HCP conductivities at the northern fringe of the July survey are essentially the same as those measured in the same area in December. Comparable PRP conductivities were about 4 mS/m lower in July. Temporal variation in soil moisture and soil temperature should be expected to cause some fluctuation in measured conductivity. Instrument variability is also a possible factor, as different DUALEM-2s were used for the two surveys. Nevertheless, to the depth of PRP sensitivity, it would appear that the decrease in conductivity due to the drying of the soil is slightly greater than the increase in conductivity due to the warming of the soil and its remaining moisture. Soil temperature and moisture should be more stable through the greater depth of HCP sensitivity, as indicated by the little-changed HCP conductivities.
The rectangular area of elevated PRP conductivity common to both surveys shows the absorption field of the septic system. In the December survey, elevated PRP conductivities extend downslope (i.e. southward) from the southwestern, south-central and eastern edges of the absorption field, indicating likely pathways of contaminant seepage at or near the surface.
The December downslope extensions of HCP conductivity from the southwestern and south-central edges of the absorption field are relatively weak. The extension from the eastern edge appears to have the greatest breadth and continuity at both HCP and PRP depths, suggesting that a seep at this location would be the most substantial.
In the July survey, the downslope extensions are diminished significantly in both amplitude and continuity. However, the amplitude of the absorption-field conductivity shows little overall change from December to July. Given the variables of moisture and temperature, there is no clear decrease in the quantity of dissolved solids in the field.
The contours in the absorption field show east-west linear trends, which are more pronounced in the July survey, and are strongest in the HCP map. The nature of the trends is consistent with the expected layout of drain tiles and trenches in the absorption field.
Figure 3 is a view to the east across the survey area from about 24 N. Taken in July 2002, the view shows east-west strips of grass that become progressively green and vigorous downslope (i.e. to the right). The strips coincide with the east-west conductivity trends, and confirm the elevated levels of moisture and dissolved nutrients in the trenches around the drain tiles.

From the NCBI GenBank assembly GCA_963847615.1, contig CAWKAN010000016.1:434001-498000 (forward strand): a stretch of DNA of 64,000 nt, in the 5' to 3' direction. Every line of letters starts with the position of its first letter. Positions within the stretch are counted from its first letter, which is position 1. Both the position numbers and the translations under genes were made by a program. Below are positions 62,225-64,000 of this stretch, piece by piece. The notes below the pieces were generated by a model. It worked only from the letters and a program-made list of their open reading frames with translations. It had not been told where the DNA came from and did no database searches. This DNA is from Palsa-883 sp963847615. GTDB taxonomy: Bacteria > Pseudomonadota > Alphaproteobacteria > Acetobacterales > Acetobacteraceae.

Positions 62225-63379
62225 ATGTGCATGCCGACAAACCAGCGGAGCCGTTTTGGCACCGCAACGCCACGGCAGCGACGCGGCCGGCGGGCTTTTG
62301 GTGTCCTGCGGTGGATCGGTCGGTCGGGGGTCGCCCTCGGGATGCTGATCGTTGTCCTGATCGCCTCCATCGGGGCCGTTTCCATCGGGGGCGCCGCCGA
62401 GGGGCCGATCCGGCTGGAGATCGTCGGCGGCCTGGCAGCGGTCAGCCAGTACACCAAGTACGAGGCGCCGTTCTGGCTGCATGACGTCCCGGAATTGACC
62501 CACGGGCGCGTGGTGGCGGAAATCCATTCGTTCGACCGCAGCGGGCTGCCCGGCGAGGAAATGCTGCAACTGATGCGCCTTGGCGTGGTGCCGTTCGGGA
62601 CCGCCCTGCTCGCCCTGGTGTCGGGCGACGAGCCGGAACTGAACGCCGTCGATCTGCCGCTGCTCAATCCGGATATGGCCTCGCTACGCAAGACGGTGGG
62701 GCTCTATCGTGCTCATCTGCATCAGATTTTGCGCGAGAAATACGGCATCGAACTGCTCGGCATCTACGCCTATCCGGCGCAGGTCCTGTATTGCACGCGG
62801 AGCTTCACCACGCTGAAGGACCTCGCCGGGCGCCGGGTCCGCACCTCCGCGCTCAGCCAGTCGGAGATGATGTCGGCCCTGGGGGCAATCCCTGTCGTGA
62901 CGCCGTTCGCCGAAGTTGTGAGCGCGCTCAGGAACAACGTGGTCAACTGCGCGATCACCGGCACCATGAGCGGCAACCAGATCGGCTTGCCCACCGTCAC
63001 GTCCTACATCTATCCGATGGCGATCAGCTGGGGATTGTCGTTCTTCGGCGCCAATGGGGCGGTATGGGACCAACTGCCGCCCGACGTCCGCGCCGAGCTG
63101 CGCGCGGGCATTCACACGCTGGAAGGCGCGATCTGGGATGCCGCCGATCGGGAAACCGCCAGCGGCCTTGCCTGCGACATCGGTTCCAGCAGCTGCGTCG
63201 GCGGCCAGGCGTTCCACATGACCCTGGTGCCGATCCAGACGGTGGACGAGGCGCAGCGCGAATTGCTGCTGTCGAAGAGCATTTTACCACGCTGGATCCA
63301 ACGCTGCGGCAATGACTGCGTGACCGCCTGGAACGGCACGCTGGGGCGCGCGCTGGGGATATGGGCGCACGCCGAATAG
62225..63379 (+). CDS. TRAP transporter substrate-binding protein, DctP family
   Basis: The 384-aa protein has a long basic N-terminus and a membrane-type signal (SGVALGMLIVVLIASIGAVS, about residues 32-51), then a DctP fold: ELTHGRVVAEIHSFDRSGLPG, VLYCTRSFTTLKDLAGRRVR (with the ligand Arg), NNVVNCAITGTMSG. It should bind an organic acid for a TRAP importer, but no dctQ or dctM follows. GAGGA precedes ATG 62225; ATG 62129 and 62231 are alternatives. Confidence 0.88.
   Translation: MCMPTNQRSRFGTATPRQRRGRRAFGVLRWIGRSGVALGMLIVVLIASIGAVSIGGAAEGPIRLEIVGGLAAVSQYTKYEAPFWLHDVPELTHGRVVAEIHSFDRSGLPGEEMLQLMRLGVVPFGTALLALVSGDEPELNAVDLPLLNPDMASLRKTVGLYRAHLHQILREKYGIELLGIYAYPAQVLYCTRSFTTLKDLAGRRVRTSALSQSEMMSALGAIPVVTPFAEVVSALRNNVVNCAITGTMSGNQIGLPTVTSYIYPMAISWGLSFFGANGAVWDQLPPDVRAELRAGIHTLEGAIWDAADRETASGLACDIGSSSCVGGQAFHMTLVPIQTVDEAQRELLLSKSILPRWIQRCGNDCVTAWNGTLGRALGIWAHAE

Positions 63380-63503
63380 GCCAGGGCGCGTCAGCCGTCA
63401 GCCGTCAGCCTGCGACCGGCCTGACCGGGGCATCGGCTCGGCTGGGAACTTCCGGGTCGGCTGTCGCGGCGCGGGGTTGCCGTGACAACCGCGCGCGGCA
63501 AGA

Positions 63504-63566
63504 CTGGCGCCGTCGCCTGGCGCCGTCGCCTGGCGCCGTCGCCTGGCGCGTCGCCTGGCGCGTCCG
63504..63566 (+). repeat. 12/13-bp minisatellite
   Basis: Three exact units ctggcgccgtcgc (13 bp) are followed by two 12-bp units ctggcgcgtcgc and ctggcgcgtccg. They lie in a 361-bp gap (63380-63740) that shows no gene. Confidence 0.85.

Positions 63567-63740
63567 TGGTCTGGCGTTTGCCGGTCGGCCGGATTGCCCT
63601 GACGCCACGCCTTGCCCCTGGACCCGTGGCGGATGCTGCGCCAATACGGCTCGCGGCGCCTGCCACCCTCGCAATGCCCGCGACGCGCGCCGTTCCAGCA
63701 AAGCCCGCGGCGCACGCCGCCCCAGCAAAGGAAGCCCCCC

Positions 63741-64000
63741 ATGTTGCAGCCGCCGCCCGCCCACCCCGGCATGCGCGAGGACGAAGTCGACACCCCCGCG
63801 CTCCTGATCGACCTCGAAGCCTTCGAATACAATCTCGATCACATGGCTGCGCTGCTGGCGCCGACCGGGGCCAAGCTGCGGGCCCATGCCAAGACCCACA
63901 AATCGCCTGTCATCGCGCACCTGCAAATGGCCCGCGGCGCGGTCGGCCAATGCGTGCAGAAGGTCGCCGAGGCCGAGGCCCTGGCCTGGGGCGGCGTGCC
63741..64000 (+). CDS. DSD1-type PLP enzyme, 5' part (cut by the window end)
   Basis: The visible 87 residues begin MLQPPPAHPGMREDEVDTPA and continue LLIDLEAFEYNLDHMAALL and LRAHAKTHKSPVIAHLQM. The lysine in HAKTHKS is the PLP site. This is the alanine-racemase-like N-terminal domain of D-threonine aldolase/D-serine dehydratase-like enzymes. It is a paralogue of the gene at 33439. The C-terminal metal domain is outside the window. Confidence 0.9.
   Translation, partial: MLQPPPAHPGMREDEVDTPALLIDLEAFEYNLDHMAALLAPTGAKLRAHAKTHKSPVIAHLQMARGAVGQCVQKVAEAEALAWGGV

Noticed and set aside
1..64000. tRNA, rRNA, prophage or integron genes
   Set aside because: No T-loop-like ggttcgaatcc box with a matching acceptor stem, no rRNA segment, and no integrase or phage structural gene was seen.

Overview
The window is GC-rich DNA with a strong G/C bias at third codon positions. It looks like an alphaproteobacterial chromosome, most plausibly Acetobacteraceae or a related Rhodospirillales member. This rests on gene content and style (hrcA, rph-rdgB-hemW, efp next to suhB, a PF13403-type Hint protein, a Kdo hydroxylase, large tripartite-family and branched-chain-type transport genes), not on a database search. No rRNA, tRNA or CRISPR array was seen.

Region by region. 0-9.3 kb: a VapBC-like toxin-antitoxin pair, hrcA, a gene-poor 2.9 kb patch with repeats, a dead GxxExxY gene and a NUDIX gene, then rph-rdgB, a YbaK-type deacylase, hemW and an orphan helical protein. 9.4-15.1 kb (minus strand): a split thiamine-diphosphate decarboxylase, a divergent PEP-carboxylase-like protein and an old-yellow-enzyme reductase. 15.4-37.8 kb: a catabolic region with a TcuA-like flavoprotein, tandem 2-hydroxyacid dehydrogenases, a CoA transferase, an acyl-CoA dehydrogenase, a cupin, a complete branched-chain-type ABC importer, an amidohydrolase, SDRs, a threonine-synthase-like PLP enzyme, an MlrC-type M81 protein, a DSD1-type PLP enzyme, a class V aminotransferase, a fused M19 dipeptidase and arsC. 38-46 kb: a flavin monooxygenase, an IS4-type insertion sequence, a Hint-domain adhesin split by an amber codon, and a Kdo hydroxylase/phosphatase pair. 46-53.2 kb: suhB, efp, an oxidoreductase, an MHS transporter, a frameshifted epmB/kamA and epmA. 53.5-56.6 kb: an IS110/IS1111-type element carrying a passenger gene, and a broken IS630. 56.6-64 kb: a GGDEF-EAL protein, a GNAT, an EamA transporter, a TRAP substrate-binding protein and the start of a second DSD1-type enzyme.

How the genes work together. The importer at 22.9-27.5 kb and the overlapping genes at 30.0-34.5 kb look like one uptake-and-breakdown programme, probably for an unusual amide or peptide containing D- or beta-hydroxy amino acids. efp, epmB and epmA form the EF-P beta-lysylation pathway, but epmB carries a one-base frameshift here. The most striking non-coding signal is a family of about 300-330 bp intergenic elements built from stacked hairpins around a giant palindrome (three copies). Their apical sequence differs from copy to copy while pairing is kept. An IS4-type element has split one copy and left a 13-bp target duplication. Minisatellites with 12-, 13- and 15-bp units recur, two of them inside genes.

The white disk in the right-side foreground of the view is the cover of the observation port of the septic system. Allowing for about 1 m of positional uncertainty in the maps, the small and local decrease in HCP conductivity at about 6 E and 21 N might be the geophysical expression of the port. More significantly, this location is the origin of the strongest downslope extension of PRP conductivity mapped in December 2001. Thus, the observation port was the likely source of the most serious at-surface seepage of contaminants from the septic system.
The surveys at this site demonstrate the use of EMI to identify the locations and depths of septic-system failure, and to confirm the cessation of failure. To be useful, the EMI data must be stable, accurate, precisely positioned, and collected both during failure and after the implementation of corrective measures. Acquisition of EMI data prior to construction would improve the diagnosis of any subsequent failure and, thus, the effectiveness of remediation.
The authors thank staff members of the Ft. Wayne – Allen County Health Department and the USDA-NRCS, along with researchers at Purdue University, for assistance with project organization and execution. Correspondence regarding this article may be e-mailed to firstname.lastname@example.org.